Published Jun 04, 2011It's unlikely that Vancouver hipster hive the Waldorf Hotel has ever hosted a crowd like the one that came out for Blackberry Winter. The median age was around 45 or 50, denim in all shapes, sizes and decades was on display -- particularly on stage -- and grey was the predominant hair colour. And, damn, did everyone have a great time.
Marideth Sisco, lead singer, and Blackberry Winter (guitarist Bo Brown, banjo player Van Colbert, bassist Tedi May, washboard player Linda Stoffel and guitarist Dennis Crider) found fame as the featured musicians in the 2010 award-winning indie film, Winter's Bone. Until now, the Ozarks Mountain-based musicians have mostly played in and around Missouri, but now the old-time/traditional/folk band are kicking off their first international tour, and Vancouver marked their Canadian debut.
Sisco's voice is clear and strong, and her delivery is refreshingly straight-forward. There are no fancy frills or trills, and when the lights went down and Sisco opened the show with a brief solo, set only against the backdrop of frogs croaking in the night, the entire room was transported from the dim, funky cabaret to a clear night under an Ozarks sky.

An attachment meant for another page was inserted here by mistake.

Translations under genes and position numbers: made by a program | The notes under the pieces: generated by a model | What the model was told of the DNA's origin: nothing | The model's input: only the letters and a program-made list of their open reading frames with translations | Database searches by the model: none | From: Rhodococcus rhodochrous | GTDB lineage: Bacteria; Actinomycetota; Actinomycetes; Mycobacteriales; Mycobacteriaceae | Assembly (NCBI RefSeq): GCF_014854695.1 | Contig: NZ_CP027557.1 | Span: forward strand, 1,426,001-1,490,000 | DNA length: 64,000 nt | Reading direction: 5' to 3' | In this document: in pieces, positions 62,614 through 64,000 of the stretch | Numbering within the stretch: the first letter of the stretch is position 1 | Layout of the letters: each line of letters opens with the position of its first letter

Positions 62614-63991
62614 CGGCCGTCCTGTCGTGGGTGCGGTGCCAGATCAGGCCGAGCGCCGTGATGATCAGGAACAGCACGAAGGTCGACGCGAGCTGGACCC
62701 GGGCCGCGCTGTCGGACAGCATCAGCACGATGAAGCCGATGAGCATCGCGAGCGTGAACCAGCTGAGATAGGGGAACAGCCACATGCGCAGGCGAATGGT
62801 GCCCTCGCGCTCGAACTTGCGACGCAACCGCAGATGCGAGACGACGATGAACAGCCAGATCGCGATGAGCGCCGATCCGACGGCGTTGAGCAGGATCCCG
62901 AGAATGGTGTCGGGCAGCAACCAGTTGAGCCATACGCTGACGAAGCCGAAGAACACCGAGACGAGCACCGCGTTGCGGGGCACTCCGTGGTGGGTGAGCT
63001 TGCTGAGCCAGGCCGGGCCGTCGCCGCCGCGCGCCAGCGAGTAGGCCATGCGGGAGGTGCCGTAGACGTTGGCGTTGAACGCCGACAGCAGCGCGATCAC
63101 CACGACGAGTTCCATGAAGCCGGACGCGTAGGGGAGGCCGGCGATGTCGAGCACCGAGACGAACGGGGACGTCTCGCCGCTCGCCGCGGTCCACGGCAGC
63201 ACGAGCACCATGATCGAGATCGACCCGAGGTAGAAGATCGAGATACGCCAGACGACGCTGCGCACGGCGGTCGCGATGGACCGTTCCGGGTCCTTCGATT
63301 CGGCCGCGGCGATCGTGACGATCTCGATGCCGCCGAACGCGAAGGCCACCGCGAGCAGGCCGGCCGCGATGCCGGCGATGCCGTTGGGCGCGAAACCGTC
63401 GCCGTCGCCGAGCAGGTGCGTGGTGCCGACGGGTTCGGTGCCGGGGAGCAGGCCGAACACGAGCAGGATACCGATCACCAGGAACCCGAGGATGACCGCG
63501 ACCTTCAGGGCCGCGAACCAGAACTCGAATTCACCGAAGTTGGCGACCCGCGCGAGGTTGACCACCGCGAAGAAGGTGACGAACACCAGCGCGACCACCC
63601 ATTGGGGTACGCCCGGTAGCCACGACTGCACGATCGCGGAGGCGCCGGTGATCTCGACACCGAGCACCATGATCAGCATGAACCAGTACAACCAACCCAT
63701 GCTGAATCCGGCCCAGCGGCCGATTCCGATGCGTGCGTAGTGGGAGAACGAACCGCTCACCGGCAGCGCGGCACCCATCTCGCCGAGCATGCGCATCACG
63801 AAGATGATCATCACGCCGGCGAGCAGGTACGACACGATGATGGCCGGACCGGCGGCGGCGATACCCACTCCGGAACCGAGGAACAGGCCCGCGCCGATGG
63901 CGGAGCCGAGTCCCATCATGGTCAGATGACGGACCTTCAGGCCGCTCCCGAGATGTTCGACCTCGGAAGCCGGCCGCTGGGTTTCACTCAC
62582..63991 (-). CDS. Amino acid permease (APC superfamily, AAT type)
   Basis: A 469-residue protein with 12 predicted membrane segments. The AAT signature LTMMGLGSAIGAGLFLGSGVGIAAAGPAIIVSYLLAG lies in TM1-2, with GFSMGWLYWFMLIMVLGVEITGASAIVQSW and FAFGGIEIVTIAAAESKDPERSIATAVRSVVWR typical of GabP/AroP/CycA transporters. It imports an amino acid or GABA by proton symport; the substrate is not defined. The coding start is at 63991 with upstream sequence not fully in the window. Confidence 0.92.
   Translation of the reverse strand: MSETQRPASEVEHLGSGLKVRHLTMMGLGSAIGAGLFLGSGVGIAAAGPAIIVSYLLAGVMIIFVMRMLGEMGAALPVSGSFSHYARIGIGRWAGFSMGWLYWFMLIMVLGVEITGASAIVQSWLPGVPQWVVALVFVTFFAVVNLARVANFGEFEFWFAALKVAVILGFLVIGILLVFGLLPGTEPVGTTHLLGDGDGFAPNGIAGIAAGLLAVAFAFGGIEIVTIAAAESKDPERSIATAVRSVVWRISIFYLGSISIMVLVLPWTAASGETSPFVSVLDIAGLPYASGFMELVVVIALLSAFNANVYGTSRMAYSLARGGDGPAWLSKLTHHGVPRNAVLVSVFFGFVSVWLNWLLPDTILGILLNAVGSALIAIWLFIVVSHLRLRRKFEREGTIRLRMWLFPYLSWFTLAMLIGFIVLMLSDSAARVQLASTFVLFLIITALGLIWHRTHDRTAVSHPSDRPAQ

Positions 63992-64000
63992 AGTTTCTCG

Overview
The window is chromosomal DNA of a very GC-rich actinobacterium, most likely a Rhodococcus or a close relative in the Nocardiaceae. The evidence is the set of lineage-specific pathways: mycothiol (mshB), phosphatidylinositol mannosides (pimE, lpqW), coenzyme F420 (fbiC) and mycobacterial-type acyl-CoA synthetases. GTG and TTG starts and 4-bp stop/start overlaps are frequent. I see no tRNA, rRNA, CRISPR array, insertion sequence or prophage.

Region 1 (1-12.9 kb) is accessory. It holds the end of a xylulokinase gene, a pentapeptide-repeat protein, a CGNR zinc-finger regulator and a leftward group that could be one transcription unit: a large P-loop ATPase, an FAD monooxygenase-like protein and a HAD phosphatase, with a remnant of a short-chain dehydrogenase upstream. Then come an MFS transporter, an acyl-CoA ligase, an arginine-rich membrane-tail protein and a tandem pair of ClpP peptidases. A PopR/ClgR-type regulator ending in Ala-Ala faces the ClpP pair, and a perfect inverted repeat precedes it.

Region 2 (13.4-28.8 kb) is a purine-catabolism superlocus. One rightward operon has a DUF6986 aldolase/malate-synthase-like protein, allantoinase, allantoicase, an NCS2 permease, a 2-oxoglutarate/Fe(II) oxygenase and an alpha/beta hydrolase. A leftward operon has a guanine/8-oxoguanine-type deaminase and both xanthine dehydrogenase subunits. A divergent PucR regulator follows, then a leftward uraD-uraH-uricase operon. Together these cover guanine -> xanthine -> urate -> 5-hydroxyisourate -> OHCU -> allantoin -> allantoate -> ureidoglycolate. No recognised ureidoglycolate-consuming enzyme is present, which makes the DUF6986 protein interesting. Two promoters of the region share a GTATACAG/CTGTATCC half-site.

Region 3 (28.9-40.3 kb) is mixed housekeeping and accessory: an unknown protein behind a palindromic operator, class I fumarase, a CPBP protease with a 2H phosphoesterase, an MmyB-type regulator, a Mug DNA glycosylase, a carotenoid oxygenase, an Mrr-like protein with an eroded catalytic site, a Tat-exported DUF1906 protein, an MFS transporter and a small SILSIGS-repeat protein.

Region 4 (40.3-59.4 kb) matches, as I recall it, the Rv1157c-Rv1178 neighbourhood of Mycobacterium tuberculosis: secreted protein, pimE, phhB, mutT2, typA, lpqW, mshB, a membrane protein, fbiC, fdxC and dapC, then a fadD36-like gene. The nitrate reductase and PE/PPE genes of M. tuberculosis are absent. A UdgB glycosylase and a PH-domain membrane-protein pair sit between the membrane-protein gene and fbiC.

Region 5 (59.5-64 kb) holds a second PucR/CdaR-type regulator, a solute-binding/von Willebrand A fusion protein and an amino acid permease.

Over the course of two sets, the band meandered through the traditional songs of their roots, old country tunes and new songs, with plenty of down-home storytelling and the occasional hillbilly smack talk. Sisco's charm and gentle twang made for wonderful between-song banter. Whether matter-of-factly discussing the Ozarks's meth manufacturing problem ("When you're poor enough, it's called economic development") or offering up an intro to June Carter's "Big Yellow Peaches" ("It's both a nonsense song and a murder ballad").
Each band member had a chance to flaunt his or her own unique skills. Colbert's banjo number, "Over the Mountain," was a marvel of old-time charm and finger-picking, while May's quavery ode to her great-grandmother, "Broken Glass," was spirited and sweet. But, as Sisco herself admitted, the Ozarks has a dark side, and the band couldn't help but break hearts with their achingly beautiful, bleak salutes to their home, including "Long Journey and Motherland." But they saved the best for last with a hankie-wringing weeper, "Farther Along." Sisco warned the audience that it took her six months of singing it to stop crying midway, and true to her word, there weren't many dry eyes in the house as the audience clapped thunderously, ignoring the tears on their cheeks.